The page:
Friday, December 30, 2011
Sodom and Gomorrah
Purchased at Talking Leaves...Books.
Sorry for the week-long silence. I've been in Nashville for the past week visiting my mother. I'd never been to Music City before, so we spent most of the week taking in the various tourist attractions: The Opryland Hotel, the Grand Ole Opryhouse, the Ryman Auditorium (home of the original Opry until 1974), the Hermitage (Andrew Jackson's plantation), the Country Music Hall of Fame, and Nashville's aggregated concrete scale-recreation of the Parthenon.
I can't say I had a strong feeling for Nashville one way or the other. They have lots of nice tourist attractions, but I didn't get a good sense of the city itself or its people. My mother is a transient. She'll probably stay another year or two before moving back to winter-free Florida. She lives in a gated over-55 community twenty minutes outside the city. It feels like most of these kinds of communities. That is, it could be anywhere -- Nashville, Sarasota, Phoenix. The only way you can tell one from the other is by the weather and possibly the kinds of Flora that decorate the walking paths.
But they have lots to do for seventy-something singles like my mother. The clubhouse has a pool and a gym and a computer (my mother still doesn't have internet access at home) and each day's calendar is filled with free activities for community members.
She's happy, so I'm happy.
from Sodom and Gomorrah
As I was not in any hurry to arrive at the Guermantes soirée, to which I was not certain of having been invited, I whiled away the time outside; but the summer daylight seemed in no greater haste to move than I was. Although it was after nine o’clock, it was still the daylight that, on the Place de la Concorde, had given to the Luxor obelisk an appearance of pink nougat. Then it modified the tint and turned it into a metallic substance, with the result that the obelisk did not merely become more precious, but seemed thinner and almost flexible. You fancied that you might have been able to twist it, that this jewel had already been bent slightly out of true perhaps. The moon was in the sky now like a quarter of an orange, delicately peeled but with a small bite out of it. Later it would be made of the most resistant gold. Huddled all alone behind it, a poor little star was about to serve as the solitary moon’s one companion, while the latter, even as it shielded its friend, but more daring and going on ahead, would brandish, like an irresistible weapon, like a symbol of the Orient, its marvelous, ample golden cresent.
Wednesday, December 21, 2011
The Guermantes Way
Purchased at Talking Leaves...Books.
A few years ago, Lori and I drove across the country. It was a kind of working vacation, as the purpose of the trip was a series of readings I'd set up along the way. My book Human Scale had just come out, so it seemed like a good time to do some readings to support it. It was also a great excuse to visit the west coast, see some old friends, and visit some interesting places.
Our journey took us through Cleveland, where we visited some old friends from my NYC days, then down to Louisville, where we passed an uneventful night. We drove through Tennessee, skipping Nashville in favor of Memphis. My first reading was in Norman, OK, where I read with Charles Alexander. After Norman, we drove through the Texas panhandle down to Santa Fe, where we spent a couple of nights before heading to Tucson for my next reading with Tyrone Williams. The third reading on the trip took place in Los Angeles. Due to a late change of schedule, we ended up staying in Santa Monica for three or four days.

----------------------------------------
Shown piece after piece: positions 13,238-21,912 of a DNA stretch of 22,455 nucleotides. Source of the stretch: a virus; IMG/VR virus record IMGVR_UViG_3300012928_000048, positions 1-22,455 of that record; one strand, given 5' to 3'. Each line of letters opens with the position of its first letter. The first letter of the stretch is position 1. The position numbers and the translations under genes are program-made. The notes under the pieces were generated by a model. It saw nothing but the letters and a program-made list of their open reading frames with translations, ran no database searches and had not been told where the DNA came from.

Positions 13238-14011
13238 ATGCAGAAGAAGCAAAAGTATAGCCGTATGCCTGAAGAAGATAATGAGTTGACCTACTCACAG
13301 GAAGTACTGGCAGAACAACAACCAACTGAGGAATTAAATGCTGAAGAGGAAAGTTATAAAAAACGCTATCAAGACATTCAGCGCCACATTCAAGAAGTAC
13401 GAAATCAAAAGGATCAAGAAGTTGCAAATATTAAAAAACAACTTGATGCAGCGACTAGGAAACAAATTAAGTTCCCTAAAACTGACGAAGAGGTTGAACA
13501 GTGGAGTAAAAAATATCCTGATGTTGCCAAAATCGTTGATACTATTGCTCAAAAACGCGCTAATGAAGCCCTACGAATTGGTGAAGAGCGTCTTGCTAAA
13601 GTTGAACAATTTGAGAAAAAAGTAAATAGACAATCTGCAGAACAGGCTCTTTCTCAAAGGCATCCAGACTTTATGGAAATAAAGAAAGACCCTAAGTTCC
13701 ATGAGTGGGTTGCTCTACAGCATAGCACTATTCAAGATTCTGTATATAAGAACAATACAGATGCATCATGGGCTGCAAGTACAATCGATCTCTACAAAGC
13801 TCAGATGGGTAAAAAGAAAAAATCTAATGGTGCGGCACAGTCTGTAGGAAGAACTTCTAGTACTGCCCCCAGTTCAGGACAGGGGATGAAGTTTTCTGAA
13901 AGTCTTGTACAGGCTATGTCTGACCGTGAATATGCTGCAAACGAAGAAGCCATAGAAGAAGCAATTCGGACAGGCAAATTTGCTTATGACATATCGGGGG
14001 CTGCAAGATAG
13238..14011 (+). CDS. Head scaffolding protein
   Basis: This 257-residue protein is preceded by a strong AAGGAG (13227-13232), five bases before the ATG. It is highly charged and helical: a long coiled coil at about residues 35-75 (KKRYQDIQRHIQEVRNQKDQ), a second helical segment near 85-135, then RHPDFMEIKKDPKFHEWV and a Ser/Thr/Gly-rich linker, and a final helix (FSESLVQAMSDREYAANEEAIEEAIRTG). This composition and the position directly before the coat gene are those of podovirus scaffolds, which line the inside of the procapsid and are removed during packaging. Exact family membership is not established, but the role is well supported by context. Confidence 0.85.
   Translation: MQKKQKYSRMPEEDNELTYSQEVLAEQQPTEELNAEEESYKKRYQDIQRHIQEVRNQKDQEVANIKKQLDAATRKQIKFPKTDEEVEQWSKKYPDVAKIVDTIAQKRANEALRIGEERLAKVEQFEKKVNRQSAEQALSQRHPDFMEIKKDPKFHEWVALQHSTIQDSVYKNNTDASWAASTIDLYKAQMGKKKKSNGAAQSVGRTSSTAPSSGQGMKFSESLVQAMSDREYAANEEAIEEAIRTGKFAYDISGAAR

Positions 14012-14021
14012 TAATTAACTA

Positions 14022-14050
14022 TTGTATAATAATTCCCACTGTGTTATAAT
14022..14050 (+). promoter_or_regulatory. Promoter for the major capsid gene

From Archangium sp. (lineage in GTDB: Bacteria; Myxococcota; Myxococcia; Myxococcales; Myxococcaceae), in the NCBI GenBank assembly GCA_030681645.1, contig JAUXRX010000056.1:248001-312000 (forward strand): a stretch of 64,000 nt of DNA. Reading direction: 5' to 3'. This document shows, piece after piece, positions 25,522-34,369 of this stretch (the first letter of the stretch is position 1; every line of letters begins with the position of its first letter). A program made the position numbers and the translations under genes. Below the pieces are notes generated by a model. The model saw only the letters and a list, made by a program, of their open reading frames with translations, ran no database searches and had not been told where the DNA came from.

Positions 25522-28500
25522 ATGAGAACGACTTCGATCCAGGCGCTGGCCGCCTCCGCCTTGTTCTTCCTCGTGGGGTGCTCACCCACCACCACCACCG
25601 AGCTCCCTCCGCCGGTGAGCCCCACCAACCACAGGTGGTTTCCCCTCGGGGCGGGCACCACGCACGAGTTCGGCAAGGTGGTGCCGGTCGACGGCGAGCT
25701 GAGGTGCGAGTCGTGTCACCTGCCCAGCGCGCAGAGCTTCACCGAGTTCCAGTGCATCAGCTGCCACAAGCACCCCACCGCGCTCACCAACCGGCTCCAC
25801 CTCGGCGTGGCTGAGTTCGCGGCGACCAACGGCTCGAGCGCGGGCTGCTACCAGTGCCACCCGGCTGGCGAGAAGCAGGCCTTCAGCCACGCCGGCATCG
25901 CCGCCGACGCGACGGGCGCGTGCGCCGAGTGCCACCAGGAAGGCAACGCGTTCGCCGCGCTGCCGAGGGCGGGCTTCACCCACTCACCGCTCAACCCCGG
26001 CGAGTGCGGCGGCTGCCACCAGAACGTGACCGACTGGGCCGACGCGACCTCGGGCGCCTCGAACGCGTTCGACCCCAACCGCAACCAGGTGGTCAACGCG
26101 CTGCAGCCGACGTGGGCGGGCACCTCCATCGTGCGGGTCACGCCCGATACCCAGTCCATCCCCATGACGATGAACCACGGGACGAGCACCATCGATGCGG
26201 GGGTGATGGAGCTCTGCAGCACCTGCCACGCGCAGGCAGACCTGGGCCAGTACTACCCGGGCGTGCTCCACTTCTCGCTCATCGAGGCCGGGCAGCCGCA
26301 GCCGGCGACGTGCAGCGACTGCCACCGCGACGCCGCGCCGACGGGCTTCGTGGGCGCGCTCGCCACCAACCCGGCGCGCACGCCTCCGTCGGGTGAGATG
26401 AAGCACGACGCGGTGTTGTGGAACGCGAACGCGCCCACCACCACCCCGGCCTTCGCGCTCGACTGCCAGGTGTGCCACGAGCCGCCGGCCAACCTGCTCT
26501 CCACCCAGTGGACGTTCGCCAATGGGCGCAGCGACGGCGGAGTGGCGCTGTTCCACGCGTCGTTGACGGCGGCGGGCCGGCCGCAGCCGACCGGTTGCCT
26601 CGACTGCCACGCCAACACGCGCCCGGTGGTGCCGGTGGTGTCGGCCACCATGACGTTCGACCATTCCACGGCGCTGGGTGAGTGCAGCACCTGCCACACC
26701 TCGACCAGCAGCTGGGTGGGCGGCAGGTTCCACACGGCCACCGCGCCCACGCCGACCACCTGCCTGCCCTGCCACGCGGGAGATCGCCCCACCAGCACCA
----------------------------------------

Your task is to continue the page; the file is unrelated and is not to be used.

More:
I hadn't spent much time there, so we were pretty open to just seeing as much as we could. All of my poet friends told us that in addition to visiting many of the standard tourist attractions we should visit the Museum of Jurassic Technology. There are entire books devoted to this out of the way museum in Culver City, so I'll let you read about it yourself in one of them.
The reason I bring it up today, under Proust, is that one of the attractions inside the museum was a device designed to help you experience Proust. Suspended behind a piece of glass are displayed a tea cup and a plate of petits madeleines, those iconic cookies that will forever be associated with Proust. I believe the ords from the book as also part of the display, either on the wall inside or on the glass itself (or possibly both).
Three black plastic discs across the front of the glass are connected to three plastic tubes that blow the scents of the madeleines & the tea into the nostrils of vistors, who lean forward and press them into a hole at the center of each disc. I am not sure why there are three tubes and not two. Perhaps one blends the two scents or something like that.
One of the charming things about the museum is that there are few explanations. Even when things are explained the explanations generally make things seem more opaque. A dream-logic pervades the place. Everything is terribly familiar and seems to make sense until you wake up and try to think it through with your conscious mind, at which point it makes no sense at all.
Earlier that year, in July I believe, Lori, Geoffrey Gatza, Donna White and I were invited to celebrate John Ashbery's 80th birthday near where he group up outside Rochester. The party took place at a the house of an old family friend and many of those in attendance were friends and relatives who had known John since he was a boy. One of the treats served at the party was a tray of madeleines. Geoffrey got so excited by this that he brought one home, preserved it, and set it into a frame that now hangs permanently on the wall in his apartment. I am not sure how he preserved it, but it hasn't aged a bit.
from The Guermantes Way